HOUSTON -Exxon Mobil Corp signaled in a regulatory filing that higher oil and gas prices and improved chemicals margins would aid fourth quarter results, but the gains would be overshadowed by an up to US$20 billion asset write down.
The largest U.S. oil producer has posted losses in the first three quarters of 2020 on an ill-timed spending increase that collided with a downturn in fuel demand and prices. It faces a proxy fight next year by an activist investor calling for deeper cuts, new directors and a refocusing on cleaner fuels.
The filing after the market closed on Wednesday showed Exxon expects higher prices will sequentially lift its oil and gas operating results by between US$200 million and US$1 billion. That business suffered a US$383 million operating loss in the third quarter.
The filing also signaled another operating loss in refining, but higher chemicals margins drove operating profit in that unit by between US$200 million and US$400 million. In the prior quarter, refining posted a US$231 million loss while chemicals turned a US$661 million profit.
The write down of mostly natural gas properties was previously estimated to be between US$17 billion and US$20 billion and the filing narrowed the range of the impairment charge.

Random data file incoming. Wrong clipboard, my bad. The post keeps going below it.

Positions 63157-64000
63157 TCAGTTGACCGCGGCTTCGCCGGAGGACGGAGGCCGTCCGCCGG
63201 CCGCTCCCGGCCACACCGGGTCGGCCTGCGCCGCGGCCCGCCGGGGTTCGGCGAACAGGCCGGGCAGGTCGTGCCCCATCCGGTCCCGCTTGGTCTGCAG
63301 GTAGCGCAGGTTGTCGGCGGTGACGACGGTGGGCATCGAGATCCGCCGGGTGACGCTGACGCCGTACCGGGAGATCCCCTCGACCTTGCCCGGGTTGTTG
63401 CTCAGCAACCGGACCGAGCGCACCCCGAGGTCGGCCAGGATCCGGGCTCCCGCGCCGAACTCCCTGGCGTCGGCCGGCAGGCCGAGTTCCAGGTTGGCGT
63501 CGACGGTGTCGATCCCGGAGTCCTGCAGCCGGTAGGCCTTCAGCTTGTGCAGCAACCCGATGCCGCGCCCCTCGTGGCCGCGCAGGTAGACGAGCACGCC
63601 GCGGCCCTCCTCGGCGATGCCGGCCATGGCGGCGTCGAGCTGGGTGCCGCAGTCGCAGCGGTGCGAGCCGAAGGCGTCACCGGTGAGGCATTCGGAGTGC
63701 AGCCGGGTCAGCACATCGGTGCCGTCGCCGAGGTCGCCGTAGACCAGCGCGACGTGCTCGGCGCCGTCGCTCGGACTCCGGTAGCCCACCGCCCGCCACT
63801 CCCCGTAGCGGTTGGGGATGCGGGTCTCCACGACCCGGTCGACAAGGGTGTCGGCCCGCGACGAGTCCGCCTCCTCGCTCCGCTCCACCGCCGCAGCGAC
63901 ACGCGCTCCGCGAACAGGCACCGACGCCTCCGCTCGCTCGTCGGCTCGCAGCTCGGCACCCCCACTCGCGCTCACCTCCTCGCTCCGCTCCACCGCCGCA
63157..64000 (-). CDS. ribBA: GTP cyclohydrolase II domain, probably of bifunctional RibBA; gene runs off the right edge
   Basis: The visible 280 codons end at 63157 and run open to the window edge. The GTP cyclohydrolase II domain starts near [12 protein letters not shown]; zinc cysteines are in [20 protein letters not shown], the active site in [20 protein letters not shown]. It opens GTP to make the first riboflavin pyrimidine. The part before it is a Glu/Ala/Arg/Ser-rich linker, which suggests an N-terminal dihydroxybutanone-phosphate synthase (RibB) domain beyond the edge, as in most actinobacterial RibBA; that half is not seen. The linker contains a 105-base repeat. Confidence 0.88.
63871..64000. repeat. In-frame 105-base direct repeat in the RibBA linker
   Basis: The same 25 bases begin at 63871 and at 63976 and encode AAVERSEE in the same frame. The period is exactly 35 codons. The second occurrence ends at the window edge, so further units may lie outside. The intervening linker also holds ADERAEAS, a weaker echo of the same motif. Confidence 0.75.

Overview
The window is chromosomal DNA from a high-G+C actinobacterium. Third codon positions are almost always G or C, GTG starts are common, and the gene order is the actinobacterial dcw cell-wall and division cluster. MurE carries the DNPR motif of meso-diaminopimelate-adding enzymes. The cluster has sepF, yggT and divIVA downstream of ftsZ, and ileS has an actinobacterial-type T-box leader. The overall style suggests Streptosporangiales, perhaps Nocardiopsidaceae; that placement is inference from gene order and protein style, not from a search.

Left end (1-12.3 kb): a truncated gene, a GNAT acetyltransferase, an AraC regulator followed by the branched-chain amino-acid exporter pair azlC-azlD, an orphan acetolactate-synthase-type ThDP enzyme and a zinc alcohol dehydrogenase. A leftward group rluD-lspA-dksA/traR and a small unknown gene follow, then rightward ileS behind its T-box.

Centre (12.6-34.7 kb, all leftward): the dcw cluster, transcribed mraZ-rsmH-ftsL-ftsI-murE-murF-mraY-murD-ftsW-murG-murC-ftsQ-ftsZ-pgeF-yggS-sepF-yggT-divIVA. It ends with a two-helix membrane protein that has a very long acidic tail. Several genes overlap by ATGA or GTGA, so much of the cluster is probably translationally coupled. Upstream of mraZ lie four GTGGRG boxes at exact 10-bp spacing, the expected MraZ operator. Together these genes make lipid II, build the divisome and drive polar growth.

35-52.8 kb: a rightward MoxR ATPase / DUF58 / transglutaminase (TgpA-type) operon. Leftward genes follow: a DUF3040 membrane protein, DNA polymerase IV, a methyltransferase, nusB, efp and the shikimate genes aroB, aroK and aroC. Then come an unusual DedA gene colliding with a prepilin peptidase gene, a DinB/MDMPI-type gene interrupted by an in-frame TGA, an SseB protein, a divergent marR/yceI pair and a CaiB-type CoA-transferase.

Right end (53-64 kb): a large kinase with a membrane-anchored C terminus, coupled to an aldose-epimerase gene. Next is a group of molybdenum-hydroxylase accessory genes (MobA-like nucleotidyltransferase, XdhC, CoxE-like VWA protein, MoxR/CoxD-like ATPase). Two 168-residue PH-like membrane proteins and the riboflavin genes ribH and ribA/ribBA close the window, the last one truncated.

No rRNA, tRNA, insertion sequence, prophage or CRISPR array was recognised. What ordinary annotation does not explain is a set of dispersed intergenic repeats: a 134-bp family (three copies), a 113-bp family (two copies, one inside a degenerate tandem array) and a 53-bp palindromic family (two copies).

Exxon last year began providing a snapshot of its key businesses after the end of each quarter to give investors insight into operations. Many of those prior updates led Wall Street to lower profit forecasts.
Official results are scheduled to be released Feb. 2.
During the final quarter, the company outlined plans for deeper cost cuts that will chop capital spending by at least US$10 billion this year and next, and the first stages of a 15per cent workforce reduction that will continue through next December.
Adjusted fourth-quarter loss could hit US$3.47 billion, or 61 cents per share, according to Refinitiv IBES data, compared with a year-earlier profit of US$5.69 billion, or US$1.33 per share.
Exxon posted the details after the market close. Its shares finished up 33 cents at US$41.60 but are down 41per cent year to date.
(Reporting by Gary McWilliams; editing by Grant McCool)